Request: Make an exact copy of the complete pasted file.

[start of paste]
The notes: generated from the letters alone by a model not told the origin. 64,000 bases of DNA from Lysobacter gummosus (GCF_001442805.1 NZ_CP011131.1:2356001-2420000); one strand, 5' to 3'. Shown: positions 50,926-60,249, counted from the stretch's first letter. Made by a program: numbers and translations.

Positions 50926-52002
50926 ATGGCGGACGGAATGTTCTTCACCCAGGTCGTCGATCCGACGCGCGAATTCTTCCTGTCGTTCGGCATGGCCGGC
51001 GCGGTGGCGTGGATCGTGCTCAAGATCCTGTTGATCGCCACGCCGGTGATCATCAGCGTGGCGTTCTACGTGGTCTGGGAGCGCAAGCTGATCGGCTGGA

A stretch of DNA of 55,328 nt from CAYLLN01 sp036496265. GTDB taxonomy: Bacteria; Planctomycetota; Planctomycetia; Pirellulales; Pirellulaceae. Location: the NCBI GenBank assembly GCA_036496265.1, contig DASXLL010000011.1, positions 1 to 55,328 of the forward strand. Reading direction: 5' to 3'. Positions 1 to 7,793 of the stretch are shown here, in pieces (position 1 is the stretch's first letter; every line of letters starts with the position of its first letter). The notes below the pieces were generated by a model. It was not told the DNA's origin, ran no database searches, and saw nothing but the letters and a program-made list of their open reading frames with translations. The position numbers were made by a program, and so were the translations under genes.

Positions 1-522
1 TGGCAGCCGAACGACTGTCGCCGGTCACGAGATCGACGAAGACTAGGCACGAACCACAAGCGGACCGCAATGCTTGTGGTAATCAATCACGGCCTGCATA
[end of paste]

The notes: generated from the letters alone by a model not told the origin. 64,000 bases of DNA from Lysobacter gummosus (GCF_001442805.1 NZ_CP011131.1:2356001-2420000); one strand, 5' to 3'. Shown: positions 50,926-60,249, counted from the stretch's first letter. Made by a program: numbers and translations.

Positions 50926-52002
50926 ATGGCGGACGGAATGTTCTTCACCCAGGTCGTCGATCCGACGCGCGAATTCTTCCTGTCGTTCGGCATGGCCGGC
51001 GCGGTGGCGTGGATCGTGCTCAAGATCCTGTTGATCGCCACGCCGGTGATCATCAGCGTGGCGTTCTACGTGGTCTGGGAGCGCAAGCTGATCGGCTGGA

A stretch of DNA of 55,328 nt from CAYLLN01 sp036496265. GTDB taxonomy: Bacteria; Planctomycetota; Planctomycetia; Pirellulales; Pirellulaceae. Location: the NCBI GenBank assembly GCA_036496265.1, contig DASXLL010000011.1, positions 1 to 55,328 of the forward strand. Reading direction: 5' to 3'. Positions 1 to 7,793 of the stretch are shown here, in pieces (position 1 is the stretch's first letter; every line of letters starts with the position of its first letter). The notes below the pieces were generated by a model. It was not told the DNA's origin, ran no database searches, and saw nothing but the letters and a program-made list of their open reading frames with translations. The position numbers were made by a program, and so were the translations under genes.

Positions 1-522
1 TGGCAGCCGAACGACTGTCGCCGGTCACGAGATCGACGAAGACTAGGCACGAACCACAAGCGGACCGCAATGCTTGTGGTAATCAATCACGGCCTGCATA